Around 200 African bishops, along with dozens of other bishops and Africa experts, also accused multinational companies in Africa of "crimes against humanity" and urged Africans to beware of "surreptitious" attempts by international organizations to destroy traditional African values.
Their three-week synod, which ends formally on Sunday with a mass by Pope Benedict, covered a range of Africa's problems, such as AIDS, corruption, poverty, development aspirations and crime.
But it had a very direct message for corrupt African leaders who were raised Catholics.
"Many Catholics in high office have fallen woefully short in their performance in office. The synod calls on such people to repent, or quit the public arena and stop causing havoc to the people and giving the Catholic Church a bad name."
The message did not name any leaders.
The international community has for years called on Robert Mugabe of Zimbabwe, who was raised a Catholic and educated by Jesuits, to step down, saying he had brought his once-prosperous country to its knees.
Another African leader who was raised a Catholic and has been accused of corruption is Angola's President Eduardo dos Santos. Both men deny any wrongdoing.
Rights groups and international agencies have accused Angola's government of siphoning away billions in oil revenue and urged it to improve transparency.
Angola rivals Nigeria as Africa's biggest oil producer but about two thirds of the population live on less than $2 a day. It ranks 158th on Transparency International's 180-nation list, in which the country perceived as most corrupt is in last place.
The synod bishops hit out forcefully at multinational companies, saying they were one of Africa's greatest problems.
"Multinationals have to stop their criminal devastation of the environment in their greedy exploitation of natural resources," the bishops said.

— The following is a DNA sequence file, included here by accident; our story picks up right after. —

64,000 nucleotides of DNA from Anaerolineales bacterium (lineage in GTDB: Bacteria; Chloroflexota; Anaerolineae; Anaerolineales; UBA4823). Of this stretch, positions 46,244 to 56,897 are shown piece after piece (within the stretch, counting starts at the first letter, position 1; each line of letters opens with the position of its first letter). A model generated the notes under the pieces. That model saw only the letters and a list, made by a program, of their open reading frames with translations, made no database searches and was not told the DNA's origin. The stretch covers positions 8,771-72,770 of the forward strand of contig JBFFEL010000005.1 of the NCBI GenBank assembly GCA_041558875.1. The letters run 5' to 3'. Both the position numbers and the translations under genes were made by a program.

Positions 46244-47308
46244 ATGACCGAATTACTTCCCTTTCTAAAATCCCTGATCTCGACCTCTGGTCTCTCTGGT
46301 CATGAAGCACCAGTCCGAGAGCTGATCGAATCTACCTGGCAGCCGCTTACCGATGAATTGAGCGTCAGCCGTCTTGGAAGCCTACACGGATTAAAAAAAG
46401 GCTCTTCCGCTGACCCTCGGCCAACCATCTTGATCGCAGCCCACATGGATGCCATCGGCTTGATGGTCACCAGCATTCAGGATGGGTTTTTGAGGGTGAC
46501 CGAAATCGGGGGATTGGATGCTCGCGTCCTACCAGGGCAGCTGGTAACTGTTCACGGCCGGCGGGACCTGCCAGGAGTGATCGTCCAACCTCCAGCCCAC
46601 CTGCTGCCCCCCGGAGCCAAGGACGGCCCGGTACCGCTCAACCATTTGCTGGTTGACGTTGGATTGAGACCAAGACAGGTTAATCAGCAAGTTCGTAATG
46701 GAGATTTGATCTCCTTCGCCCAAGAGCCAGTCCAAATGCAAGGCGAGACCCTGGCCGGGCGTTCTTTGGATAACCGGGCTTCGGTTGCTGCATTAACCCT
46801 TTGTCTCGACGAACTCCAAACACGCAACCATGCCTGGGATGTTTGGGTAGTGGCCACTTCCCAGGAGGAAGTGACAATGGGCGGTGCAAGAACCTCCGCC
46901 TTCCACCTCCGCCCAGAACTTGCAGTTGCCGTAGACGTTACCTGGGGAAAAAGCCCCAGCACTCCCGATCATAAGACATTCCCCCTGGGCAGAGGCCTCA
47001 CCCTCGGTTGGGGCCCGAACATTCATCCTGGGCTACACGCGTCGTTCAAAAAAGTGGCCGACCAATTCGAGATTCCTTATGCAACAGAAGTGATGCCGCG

"It is short-sighted policy to foment wars in order to make fast gains from chaos, at the cost of human lives and blood. Is there no-one out there able and willing to stop all these crimes against humanity?"
The message said that whatever the faults of foreigners, the complicity of African leaders blinded by greed for power and money was a blight on entire populations and nations.
It condemned "the shameful and tragic collusion of the local leaders: politicians who betray and sell out their nations, dirty business people who collude with rapacious multinationals, African arms dealers and traffickers who thrive on small arms that cause great havoc on human lives..."
In a section on AIDS, the bishops' message repeated the Church position that the spread of the disease could not be stopped by the use of condoms alone.
Last March, on his way to his first trip to Africa, the pope caused an international storm by saying that the use of condoms could actually worsen the spread of AIDS.
The Church teaches that pre-marital abstinence and fidelity within heterosexual marriage are the best ways to prevent the spread of AIDS.
The bishops said the developed world had to treat Africa with respect and strive to remove "unjust structures piled heavily against her."
It said African nations must "carefully scrutinize" programs offered by the international community to spot "surreptitious attempts to destroy and undermine the precious African values of family and human life."